There are two types of aortic valve problems: stenosis and insufficiency.
The aortic valve has three leaflets, which open and close to prevent blood from leaking back into the heart.
Valve stenosis is when the inside of the valve gets smaller. When this happens, the heart has to push harder to get blood through the smaller opening. This makes it very hard for the blood to circulate through the heart and to the rest of the body. Stenosis may be caused by a build-up of calcium on the valve. This build-up also hardens the valve, which means it can't open and close properly.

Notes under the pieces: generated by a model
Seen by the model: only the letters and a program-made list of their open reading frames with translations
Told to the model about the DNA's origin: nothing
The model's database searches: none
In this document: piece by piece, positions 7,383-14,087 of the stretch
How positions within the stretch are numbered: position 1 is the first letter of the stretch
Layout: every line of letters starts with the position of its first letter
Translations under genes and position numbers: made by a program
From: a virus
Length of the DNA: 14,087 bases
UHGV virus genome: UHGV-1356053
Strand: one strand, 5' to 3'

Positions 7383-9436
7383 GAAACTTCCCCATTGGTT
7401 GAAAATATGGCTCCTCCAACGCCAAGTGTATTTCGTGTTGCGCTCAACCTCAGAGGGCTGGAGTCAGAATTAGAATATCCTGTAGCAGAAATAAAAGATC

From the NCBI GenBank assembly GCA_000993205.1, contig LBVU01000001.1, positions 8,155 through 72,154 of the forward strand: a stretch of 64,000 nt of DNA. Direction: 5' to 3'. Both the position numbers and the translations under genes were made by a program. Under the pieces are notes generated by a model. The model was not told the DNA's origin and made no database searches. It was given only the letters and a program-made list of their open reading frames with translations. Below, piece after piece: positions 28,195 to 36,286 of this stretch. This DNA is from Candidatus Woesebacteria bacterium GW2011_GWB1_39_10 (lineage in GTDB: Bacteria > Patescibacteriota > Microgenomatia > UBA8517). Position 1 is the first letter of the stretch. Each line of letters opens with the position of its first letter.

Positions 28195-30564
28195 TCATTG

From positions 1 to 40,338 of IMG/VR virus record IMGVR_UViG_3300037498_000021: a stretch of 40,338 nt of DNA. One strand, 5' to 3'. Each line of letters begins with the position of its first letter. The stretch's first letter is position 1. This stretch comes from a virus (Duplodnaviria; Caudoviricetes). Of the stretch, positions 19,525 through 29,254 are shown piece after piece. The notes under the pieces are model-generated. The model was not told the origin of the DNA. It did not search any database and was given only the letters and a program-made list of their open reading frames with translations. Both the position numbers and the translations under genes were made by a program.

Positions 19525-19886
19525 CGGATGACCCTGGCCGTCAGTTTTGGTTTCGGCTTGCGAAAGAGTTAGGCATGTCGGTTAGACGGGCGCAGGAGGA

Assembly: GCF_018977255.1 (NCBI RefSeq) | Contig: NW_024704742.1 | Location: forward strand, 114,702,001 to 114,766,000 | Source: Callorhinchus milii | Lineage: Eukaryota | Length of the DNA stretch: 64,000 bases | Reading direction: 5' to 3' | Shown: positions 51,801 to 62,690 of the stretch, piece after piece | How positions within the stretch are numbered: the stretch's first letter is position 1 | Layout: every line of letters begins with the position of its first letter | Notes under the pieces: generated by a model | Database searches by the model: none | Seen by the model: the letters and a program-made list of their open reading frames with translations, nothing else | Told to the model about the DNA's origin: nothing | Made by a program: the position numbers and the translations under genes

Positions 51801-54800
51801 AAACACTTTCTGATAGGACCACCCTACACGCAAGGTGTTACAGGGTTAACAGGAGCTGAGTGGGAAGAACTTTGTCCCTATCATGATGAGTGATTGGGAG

Insufficiency or leakage is another problem that can occur when a valve does not close properly. This allows blood to leak back through the valve, away from the direction it should be going. Insufficiency can be caused by a valve that has simply become weak over time and is beginning to wear out. In younger patients, aortic valve disease can be caused by having a bicuspid valve - which has only two leaflets, instead of three. Over time, the bicuspid valve can weaken and may leak or become narrow.
A less common cause of valve disease is an infection called rheumatic fever. This infection may have damaged the valve and caused scarring. The scarring makes it harder for the valve to work properly.